Scurrying into a storm drain on a blustery day or gazing down at a busy street from a cozy apartment window, cats wild and tame are often seen scattering cities and towns. Spotting a cat is a typical occurrence almost anywhere and no one usually thinks twice about it.
While it may not seem like a problem, cats are overpopulating hundreds of locations, especially in the countryside and small towns. According to the Iowa State Feral Cat Alliance, one female cat and her offspring could produce 420,000 cats in a span of seven years. Each litter produces, on average, five kittens — roughly 15 new cats a year.
For many towns throughout Iowa and the United States, there are different programs created to slow down the reproduction of cats in their area. In Ames, there are multiple organizations to help this issue. One of them helps contain the growing cat population right here at Iowa State University.
The Feral Cat Alliance (FCA) is an organization that is formulated by the students at Iowa State. It is completely volunteer-based and supported by students and veterinarians throughout Ames.
This club spays and neuters cats across Iowa. From the southern border of Minnesota to the northern border of Missouri, feral cats are brought to clinics. The clinics contain a room filled with medication for the cats along with tables to perform the surgery, provided by the FCA. At the clinics, the wild cats are spayed or neutered as well as treated with vaccinations and antibiotics to protect them from potential illnesses.
The FCA has a student-run executive board that organizes the clinics formulated for the cats. With two presidents and 24 members overall, the alliance is small, but works hard to achieve its goals.
“In 2017 we spayed and neutered 182 cats, and since 2002 we have spayed [or] neutered 3,246 cats,” said Danielle Kaitz, 27, cat coordinator and one of the presidents of the FCA.
The clinics provided by the club happen six times a year, and three times a semester. At a typical clinic, about 35 cats are spayed or neutered and vaccinated by the students with some certified veterinarians.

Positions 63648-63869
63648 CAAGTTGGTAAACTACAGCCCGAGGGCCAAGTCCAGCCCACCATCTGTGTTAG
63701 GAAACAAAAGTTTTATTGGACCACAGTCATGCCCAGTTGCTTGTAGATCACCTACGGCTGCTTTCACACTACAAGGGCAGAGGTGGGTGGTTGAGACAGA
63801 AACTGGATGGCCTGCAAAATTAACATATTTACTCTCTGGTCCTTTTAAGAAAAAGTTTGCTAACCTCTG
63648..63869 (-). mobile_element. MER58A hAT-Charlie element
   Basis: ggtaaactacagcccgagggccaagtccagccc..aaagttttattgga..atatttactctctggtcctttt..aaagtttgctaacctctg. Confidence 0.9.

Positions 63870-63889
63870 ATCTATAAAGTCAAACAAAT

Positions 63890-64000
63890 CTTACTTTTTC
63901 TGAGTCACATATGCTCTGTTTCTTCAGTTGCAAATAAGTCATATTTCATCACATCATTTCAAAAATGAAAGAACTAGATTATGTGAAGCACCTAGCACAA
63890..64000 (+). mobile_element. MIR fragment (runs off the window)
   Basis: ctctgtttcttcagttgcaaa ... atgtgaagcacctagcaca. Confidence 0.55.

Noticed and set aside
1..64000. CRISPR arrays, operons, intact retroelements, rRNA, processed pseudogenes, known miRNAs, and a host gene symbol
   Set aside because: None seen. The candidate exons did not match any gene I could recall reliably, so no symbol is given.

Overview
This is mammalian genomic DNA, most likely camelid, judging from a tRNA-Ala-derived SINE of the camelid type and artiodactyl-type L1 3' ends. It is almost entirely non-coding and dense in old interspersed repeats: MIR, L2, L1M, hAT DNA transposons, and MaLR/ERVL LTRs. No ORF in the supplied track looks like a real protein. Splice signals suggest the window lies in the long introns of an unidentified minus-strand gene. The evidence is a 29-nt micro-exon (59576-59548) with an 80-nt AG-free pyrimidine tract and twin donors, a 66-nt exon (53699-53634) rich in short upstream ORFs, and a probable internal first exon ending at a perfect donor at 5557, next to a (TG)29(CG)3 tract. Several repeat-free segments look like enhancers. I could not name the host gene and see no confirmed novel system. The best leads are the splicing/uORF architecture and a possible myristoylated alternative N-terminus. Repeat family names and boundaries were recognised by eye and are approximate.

“There are six clinics a year. Four of them are normal, but there are two that we call ‘mega-clinics,’ with 60 cats and more professional vets,” said Christina Cicerchi, 28, and one of the presidents prior to Kaitz.
The veterinary volunteer students are grouped together to treat the cats. About four people are in a group with four or five cats that need to be altered. Each cat receives antibiotics and vaccinations along with a spay or neuter.
“They get a physical exam, blood drawn to determine if they are fit for surgery, vaccines and tested for FIV and FECV,” said Kristin Cairns, 24, and another president before Kaitz.
While most of the cats brought in are healthy, some arrive so malnourished that their ribs protrude underneath their loose skin.
“A lot of cats with fight wounds are brought in. We clean their wounds and then give them antibiotics with pain meds before releasing them in order to give them a better quality of life,” Cicerchi said.
All of the care that the cats receive costs $25 which, compared to most veterinary clinics, is an extremely low price. This low price encourages more people to bring in feral cats that roam around their area, therefore slowing down the reproduction of the felines.
“Being able to provide the service at a price that people are willing to pay really helps,” Kaitz said. “You can’t walk into any other clinic and get the same benefits for the same price.”
The clinics provided by the FCA are so popular that there is a waitlist with new names added to it often.
“It could be a year-long wait because people like it so much,” Kaitz said.
The students volunteering learn a great deal from this club and dedicate whole days to the cats.
“Our organization is all volunteer-based, and the students give up most of their Saturday to help the cats,” said Rachel Biddle, 24, and a president of the club.
While this organization benefits the community in one aspect by reducing the numbers of cats in the area, it helps the students as well by producing experience and allowing them to gain more knowledge.
“The nice thing about FCA is we are working to spay [or] neuter and give preventive medicine to all the cats across Iowa, while teaching vet students and helping them learn at the same time,” Cicerchi said.
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